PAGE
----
I think this is a very difficult context for us all trying hard to do our job. The response has been outstanding from the force.

I do however suspect many of you are concerned over the challenges of using powers in this context. I want to reinforce that I support you in the work you do. Policing is difficult, messy and...

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Written by RSS Poster The Justice of the Peace

Historians or perhaps pedants will wax loudly that the history of trial by jury in England goes back to Magna Carta in 1215 which I suppose has some basis in fact if one is referring to the trial of lords and nobles of the realm. So: a very brief history....... For the common man or woman no such justice was available; a bench of magistrates consisting mainly of local landowners and/or power brokers was the seat of justice with considerable sentencing options; although the most serious offences of the day were sent to Assize Courts. Up to the middle of the 19th century JPs could sentence offenders to hanging. They could also sentence to transportation to North America and the Caribbean, to whipping and the stocks and to fines. Needless to say these benches consisted  of men only. It was in 1920 in the aftermath to the Great War that women became eligible for juries. The acts of 1825 laid down the following qualifications for jury service. In England and Wales they were  that a juror should possess an income of £10 a year...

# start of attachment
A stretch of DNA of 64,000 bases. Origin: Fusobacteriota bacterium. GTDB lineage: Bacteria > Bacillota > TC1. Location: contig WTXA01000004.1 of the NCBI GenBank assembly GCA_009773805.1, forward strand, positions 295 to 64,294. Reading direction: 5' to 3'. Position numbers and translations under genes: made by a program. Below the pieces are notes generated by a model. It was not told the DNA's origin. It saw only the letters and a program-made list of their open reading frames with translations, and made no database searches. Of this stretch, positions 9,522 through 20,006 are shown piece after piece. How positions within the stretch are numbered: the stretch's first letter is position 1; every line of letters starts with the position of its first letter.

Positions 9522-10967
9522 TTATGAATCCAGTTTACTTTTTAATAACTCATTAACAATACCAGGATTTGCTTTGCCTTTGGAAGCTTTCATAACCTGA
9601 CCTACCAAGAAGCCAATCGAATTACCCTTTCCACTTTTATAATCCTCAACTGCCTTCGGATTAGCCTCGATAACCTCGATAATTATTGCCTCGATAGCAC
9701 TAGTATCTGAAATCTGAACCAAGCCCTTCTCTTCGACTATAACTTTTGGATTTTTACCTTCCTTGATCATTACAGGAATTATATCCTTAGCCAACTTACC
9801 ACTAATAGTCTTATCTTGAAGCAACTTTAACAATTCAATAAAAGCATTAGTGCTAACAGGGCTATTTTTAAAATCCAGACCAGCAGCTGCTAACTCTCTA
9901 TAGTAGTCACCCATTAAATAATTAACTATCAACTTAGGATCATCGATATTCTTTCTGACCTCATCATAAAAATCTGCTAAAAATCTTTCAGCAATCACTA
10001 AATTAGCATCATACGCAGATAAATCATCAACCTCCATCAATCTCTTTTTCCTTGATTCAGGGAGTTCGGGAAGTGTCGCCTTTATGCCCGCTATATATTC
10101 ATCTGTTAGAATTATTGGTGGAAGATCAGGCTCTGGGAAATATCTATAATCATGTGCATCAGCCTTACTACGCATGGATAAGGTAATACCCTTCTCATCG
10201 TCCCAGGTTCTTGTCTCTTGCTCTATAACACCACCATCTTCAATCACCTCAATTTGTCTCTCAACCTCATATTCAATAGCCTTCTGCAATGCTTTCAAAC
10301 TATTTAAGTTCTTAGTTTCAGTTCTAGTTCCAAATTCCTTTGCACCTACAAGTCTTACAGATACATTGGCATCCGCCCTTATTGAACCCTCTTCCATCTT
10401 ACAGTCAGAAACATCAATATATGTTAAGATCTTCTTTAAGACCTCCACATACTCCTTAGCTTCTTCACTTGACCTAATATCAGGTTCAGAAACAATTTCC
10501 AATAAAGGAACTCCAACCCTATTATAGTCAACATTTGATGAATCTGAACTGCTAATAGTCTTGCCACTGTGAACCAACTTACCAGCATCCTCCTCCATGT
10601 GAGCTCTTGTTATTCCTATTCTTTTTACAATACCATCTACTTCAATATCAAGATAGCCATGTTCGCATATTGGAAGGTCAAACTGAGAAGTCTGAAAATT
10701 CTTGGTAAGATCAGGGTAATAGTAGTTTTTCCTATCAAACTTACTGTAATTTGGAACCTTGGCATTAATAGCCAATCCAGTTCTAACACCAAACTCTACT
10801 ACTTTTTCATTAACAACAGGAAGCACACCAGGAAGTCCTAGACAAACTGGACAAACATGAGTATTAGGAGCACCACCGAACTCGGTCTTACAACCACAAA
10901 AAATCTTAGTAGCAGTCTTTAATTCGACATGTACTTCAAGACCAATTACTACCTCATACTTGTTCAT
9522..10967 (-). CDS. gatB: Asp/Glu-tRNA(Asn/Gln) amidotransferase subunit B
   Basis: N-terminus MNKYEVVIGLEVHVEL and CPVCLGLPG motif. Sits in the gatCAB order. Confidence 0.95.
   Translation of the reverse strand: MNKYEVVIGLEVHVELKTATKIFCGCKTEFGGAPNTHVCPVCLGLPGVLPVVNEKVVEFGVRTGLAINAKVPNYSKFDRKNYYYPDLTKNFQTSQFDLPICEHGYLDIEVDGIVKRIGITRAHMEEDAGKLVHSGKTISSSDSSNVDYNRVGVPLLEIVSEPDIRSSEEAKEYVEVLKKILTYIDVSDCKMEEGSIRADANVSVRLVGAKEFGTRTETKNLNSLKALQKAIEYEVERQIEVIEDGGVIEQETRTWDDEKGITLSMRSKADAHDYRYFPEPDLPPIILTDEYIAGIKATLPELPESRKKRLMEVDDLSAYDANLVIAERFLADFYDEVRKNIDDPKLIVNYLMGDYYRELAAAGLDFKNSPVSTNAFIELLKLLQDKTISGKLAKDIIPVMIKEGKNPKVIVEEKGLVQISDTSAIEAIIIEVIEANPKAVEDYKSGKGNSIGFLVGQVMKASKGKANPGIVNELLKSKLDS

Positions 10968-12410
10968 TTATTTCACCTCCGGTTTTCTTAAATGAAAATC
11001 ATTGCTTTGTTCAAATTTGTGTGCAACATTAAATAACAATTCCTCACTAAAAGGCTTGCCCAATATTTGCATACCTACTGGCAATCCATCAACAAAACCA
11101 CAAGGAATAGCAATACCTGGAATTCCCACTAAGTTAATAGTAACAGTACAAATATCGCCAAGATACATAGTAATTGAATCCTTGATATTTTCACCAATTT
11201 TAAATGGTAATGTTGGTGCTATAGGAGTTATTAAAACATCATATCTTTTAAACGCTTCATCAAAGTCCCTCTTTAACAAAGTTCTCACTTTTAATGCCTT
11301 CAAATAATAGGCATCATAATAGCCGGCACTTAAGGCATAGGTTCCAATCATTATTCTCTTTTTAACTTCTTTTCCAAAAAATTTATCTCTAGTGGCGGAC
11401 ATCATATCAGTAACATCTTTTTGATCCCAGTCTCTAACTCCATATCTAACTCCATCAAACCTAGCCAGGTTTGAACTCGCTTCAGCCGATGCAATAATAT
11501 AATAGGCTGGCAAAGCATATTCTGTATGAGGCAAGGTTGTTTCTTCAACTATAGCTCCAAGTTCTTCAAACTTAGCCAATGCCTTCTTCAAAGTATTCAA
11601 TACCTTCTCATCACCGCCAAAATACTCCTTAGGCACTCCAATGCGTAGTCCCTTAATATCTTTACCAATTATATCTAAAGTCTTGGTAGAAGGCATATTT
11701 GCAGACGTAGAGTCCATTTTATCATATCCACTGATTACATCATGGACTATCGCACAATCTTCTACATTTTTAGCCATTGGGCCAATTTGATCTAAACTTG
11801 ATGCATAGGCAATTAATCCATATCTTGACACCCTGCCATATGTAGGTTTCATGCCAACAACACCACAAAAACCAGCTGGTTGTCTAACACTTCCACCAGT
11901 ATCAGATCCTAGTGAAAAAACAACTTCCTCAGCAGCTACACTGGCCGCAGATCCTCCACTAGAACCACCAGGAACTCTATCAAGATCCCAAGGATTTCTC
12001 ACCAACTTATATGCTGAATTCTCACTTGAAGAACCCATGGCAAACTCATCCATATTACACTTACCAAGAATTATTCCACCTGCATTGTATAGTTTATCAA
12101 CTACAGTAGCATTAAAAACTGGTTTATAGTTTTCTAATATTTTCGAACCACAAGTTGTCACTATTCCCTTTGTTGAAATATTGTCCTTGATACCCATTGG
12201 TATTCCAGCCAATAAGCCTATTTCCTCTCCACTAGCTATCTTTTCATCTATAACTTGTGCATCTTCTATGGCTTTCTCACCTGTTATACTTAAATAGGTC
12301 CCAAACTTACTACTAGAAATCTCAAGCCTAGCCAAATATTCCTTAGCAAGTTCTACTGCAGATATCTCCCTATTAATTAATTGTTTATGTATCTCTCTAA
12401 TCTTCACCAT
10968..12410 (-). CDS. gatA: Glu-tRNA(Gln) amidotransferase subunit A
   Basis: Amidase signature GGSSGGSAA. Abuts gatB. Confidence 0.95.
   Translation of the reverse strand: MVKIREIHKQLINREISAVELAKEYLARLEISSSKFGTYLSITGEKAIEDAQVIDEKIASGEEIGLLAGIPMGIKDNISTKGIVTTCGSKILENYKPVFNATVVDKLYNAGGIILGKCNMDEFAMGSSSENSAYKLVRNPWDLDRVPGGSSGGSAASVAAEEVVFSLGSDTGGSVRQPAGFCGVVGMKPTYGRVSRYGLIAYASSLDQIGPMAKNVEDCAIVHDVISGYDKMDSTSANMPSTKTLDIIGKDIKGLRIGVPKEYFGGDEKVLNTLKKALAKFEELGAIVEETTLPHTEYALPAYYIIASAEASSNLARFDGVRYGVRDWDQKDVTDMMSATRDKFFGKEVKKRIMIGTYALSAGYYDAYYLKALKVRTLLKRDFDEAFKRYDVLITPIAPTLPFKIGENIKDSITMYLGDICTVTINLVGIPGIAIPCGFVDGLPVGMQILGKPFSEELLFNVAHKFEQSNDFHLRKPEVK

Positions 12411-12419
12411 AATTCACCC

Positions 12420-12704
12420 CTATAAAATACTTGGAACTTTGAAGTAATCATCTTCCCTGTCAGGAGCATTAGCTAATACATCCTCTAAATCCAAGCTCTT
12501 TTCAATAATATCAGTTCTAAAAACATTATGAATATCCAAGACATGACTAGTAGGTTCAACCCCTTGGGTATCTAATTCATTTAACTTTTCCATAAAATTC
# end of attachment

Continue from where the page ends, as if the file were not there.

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Written by RSS Poster The Justice of the Peace

This is a very short FYI  latest statistics table on the gender and ethnicity composition of the magistracy.

Police: Guest blog: Policing does not separate me from my black origin or the pain of my community – by PC Andrea Reynolds